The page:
The second part is a side-on viewed platform game set inside the sub, during which you must place a bomb in the reactor and escape. Unfortunately, it is not easy to move around the sub without the passes that officers carry, so you must shoot and rob them.

The game differs from Army Moves in the scenario only. Navy Moves too has extremely difficult gameplay, to the point where it spoils your enjoyment rather than increasing it. It is incredibly tough and for the first part at least, the game is simple, uninspired stuff.


The animation is good and the moody, atmospheric backgrounds are good too. Sound effects are nothing special, however. What it gains in the graphics and sound departments does not compensate for the lack of good gameplay.

Remember Dinamic? They are the Spanish software house who brought you Game Over, the left to right scroller with the subtle advertising? Well they are back with Navy Moves, and take it from me, it is more than a marked improvement on its forerunners.

It follows roughly that a group of fanatics have gotten hold of a nuclear submarine, and are planning to do rather unpleasant things with the missiles on board. Seeing as you are a commando of the highest order, it falls to you to use more than a reasonable amount of force to stop them.

Taking it from the top you start in your Run The Gauntlet reject rubber dinghy somewhere in the choppy mid Atlantic facing flotilla of Ussex-12 mines. If the little rubber boat says hello, the mines say boom. But, as luck may have it, you have an ace up your sleeve and a jump feature on the boat.

Try not to prang yourself on Tiger Sharks. Bypass these and its into a bathyscaphe from which you can blow merry hell out of innocent octopi, until a giant Moray eel turns up.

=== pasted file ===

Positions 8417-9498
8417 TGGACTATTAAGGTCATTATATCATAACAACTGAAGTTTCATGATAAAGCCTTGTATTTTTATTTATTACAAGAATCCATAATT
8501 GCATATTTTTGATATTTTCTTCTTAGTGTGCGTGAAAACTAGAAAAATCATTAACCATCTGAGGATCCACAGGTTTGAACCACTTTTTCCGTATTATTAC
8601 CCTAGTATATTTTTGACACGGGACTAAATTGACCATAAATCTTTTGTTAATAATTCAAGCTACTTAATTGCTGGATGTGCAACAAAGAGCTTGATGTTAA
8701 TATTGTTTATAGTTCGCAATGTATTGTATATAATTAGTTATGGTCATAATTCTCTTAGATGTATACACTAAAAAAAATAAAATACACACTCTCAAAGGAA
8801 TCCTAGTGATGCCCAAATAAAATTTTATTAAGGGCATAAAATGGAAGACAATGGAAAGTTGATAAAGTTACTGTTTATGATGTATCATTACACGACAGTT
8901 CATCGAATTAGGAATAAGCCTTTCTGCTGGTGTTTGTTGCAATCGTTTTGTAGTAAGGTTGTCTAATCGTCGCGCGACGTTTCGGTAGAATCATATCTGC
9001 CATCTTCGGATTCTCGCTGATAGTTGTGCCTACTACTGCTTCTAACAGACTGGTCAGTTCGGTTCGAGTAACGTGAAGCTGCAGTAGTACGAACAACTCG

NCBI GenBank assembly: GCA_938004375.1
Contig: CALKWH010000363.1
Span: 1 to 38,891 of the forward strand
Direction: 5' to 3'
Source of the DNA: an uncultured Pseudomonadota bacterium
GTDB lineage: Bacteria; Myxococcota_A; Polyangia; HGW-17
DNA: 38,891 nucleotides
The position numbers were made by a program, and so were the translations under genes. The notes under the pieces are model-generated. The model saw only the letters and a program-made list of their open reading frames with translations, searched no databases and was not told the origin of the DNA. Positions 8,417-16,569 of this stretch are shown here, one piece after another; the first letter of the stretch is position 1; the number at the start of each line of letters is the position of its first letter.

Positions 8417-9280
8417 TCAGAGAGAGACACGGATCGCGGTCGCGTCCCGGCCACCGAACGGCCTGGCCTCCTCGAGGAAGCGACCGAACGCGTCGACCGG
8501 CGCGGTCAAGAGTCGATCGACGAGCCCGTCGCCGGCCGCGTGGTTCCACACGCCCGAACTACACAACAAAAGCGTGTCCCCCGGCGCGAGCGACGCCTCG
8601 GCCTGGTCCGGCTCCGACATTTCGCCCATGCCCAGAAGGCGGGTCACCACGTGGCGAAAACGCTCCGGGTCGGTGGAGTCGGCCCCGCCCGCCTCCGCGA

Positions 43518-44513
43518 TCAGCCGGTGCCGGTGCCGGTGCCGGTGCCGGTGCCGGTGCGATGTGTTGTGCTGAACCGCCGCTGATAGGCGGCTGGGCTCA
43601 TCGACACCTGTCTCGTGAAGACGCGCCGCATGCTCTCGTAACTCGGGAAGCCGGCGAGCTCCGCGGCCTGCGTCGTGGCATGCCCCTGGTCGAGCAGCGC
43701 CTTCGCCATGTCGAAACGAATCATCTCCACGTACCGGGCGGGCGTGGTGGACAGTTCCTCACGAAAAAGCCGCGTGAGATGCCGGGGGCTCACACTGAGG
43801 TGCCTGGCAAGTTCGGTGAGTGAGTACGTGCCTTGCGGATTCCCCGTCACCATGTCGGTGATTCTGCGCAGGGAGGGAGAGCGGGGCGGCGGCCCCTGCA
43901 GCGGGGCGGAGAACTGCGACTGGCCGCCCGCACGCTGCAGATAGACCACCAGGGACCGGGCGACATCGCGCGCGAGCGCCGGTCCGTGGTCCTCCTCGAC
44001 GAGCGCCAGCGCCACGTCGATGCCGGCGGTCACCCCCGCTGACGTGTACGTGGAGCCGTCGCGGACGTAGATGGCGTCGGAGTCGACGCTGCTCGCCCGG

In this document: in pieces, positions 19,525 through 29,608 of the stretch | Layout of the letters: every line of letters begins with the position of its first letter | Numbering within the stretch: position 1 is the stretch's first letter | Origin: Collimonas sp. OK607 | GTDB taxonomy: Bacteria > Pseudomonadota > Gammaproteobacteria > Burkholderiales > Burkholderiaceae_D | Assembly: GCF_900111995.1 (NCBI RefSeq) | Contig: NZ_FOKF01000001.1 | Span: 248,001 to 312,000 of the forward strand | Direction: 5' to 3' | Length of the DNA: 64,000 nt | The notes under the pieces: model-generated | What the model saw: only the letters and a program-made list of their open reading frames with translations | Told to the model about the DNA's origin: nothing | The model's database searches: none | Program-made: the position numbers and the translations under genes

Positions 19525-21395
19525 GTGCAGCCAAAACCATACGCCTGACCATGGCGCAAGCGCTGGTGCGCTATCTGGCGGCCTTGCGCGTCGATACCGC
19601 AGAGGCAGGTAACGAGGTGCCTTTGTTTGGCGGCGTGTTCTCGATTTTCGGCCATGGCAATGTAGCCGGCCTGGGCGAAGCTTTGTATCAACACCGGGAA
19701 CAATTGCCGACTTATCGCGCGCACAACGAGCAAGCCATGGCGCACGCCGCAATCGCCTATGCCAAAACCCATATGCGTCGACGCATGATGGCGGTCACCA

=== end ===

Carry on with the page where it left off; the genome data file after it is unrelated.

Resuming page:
Once you have made it past all the things that Jules Verne considered too nasty to include in his books, you arrive inside the sub. Armed with a rib tickling machine gun/flame thrower combi unit, you can administer death to anyone you meet - the only problem being that they can do the same to you.

The objective is to plant a bomb at the base of the main reactor, and then send a signal to your mates to come and pull you out before the thing blows.

Initially I was slightly disappointed particularly with the first stage. The graphics are not too good and the sound is very patchy. It is also very hard. But persevere, and you are rewarded by the submarine stage which is a combination of Green Beret and Impossible Mission. Shooting one of the enemy produces a very satisfactory Dirty Harry style death - enough to make you want to waste all your ammo.

A fun arcade game, which produces a good combination of arcade and, later on, arcade strategy. But Navy Moves is all too easy to get into. A fun, though only moderately original game.

Those naughty terrorists have gone and 'borrowed' the brand-new American U-5544 nuclear submarine intent on launching an attack on some oil-rich Arab countries.

Seeing as Ollie North's stuck in a courtroom somewhere, it's up to you to sneak behind enemy lines, infiltrate the sub and activate the self-destruct system built into the mechanics of the underwater fortress.

A two part program, Load One sees you negotiating a mine-strewn section of the Gulf in a rubber dinghy, avoiding rocks and extremists on your way, before hijacking an enemy bathyscaph and diving the depths to reach the sub.

In Load Two you must collect the many pieces of secret code, unknowingly carried by Middle-Eastern officers, and enter them into the central computer, of which workstations are placed at strategic positions on the vessel.

Phil King The best thing to do with Navy Moves is ignore the ridiculously hard first section altogether. Thankfully the second section is easier and much more playable as a result. Because of the limited ammo, this isn't a mindless shoot-'em-up, but instead a thought provoking arcade adventure. A rhythmic soundtrack and detailed graphics complement the gameplay. Navy Moves is stylishly presented and fun for a while at least.
Paul Rand Once you manage to get past the frustrating first section, an infinitely superior game is waiting for you on the second load. Presentation is first-class, with realistically animated, superbly defined characters and an amazing James Bond- style title track. A brilliant arcade adventure only slightly marred by a cruel first level.